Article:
The average value of the function f(x) on the interval [a,b] is

`1/(b-a) int_a^b f(x) dx`

Thus, the average value for your question is:

`1/(2+1) int_(-1)^2 x^2 dx`

`=1/3 [1/3 x^3 ]|_(-1)^2`

`=1/9 (8- (-1))`

=1

now, if f(x) is continuous on [a,b], then there is a point c in [a.b] where the average of f(x) equals f(c)

here, f(x) is a polynomial, which is continuous. So, there is some c in [-1,2] at which f(c) =1

`f(c)=c^2 = 1`

`c= +- 1`

The gist is:

The area under the curve f(x) on [-1,2] is the same as the area of the rectangle that has width 2+1 and height f(c):

The area under the parabola is the same as the area under the straight line.

This is different from the mean value theorem.

The mean value theorem states:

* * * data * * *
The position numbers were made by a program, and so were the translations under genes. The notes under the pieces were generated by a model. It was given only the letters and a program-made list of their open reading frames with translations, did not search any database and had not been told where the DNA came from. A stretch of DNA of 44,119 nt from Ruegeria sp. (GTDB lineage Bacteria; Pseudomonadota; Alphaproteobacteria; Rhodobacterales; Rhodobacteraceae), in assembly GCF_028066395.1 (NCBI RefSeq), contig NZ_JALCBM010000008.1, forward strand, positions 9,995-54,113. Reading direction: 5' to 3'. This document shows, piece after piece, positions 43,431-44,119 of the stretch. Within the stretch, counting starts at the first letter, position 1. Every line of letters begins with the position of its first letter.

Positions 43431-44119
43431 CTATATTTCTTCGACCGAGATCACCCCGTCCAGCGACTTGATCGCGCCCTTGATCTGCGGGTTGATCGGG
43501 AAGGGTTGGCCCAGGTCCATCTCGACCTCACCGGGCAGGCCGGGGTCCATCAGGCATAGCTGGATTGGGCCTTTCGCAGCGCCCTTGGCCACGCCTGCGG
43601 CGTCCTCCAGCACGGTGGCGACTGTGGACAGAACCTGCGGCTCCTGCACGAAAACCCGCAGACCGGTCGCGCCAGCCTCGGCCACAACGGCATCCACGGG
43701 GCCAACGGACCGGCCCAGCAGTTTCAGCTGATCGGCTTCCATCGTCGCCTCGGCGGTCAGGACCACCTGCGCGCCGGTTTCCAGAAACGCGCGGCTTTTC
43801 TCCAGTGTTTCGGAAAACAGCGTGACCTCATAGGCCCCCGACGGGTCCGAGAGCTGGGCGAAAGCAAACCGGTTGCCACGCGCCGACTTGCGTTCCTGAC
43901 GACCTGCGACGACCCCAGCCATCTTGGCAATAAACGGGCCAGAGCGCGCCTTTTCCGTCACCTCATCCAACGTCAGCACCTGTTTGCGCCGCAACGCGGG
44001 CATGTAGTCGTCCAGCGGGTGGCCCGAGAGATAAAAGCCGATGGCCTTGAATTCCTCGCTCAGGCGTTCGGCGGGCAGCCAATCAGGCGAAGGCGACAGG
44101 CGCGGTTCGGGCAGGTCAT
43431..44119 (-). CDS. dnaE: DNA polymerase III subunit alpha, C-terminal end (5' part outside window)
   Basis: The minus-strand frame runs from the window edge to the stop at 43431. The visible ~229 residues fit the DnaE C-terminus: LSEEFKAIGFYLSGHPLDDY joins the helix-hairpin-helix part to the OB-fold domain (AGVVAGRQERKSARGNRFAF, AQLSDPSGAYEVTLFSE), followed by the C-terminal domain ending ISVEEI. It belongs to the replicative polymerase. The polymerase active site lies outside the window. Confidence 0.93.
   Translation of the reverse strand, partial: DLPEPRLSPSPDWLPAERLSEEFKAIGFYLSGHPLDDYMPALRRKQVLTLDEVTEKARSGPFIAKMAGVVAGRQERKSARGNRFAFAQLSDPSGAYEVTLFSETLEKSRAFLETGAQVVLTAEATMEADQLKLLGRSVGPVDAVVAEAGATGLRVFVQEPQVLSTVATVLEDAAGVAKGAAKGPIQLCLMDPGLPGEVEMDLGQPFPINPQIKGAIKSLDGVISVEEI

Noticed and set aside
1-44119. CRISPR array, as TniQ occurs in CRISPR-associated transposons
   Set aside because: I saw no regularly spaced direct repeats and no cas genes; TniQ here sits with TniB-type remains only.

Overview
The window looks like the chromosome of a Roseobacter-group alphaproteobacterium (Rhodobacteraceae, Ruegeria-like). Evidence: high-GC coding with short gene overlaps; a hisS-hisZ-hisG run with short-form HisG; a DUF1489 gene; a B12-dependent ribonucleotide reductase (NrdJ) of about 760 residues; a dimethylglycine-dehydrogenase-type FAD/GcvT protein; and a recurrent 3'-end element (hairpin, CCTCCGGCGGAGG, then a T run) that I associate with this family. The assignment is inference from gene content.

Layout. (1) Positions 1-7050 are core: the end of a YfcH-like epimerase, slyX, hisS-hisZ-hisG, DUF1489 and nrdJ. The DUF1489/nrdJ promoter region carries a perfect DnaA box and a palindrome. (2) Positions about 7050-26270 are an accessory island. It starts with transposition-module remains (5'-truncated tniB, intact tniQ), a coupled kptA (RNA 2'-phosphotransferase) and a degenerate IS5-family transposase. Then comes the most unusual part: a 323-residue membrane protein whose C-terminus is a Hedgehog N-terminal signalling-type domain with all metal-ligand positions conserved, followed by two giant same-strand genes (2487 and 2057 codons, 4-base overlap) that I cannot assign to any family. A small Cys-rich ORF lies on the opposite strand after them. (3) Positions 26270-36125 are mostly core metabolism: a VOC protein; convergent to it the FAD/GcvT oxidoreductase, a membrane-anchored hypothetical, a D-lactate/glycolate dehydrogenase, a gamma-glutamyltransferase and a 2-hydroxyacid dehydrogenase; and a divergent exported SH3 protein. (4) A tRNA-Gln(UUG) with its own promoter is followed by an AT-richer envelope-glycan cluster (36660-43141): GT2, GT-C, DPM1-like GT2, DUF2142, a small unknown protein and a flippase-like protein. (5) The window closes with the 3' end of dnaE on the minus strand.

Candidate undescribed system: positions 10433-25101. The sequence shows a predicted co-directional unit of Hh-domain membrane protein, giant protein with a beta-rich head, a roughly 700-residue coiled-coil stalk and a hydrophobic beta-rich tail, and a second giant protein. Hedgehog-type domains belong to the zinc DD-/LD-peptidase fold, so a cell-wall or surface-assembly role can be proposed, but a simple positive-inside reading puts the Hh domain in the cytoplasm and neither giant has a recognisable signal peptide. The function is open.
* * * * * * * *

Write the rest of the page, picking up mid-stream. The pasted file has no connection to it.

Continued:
if f(x) is continuous on [a,b], and differentiable on (a,b) , then there is some c in (a,b) where

`f'(c) = (f(b)-f(a))/(b-a)`

The gist is this:

If you drew a line through the points (a,f(a)) and (b,f(b)), then somewhere between (a,b) there is a place where the tangent line has the same slope as the line you drew

So, for us, f(a) = f(-1) = 1, f(b) = f(2) = 4

`(f(b)-f(a))/(b-a) = (3-1)/(2+1) = 3/3=1`

`f'(c) = 2c`

2c = 1

c = 1/2

That is, at c=1/2, f(c) has the same tangent slope as the slope of the line connecting (-1,1) to (2,4):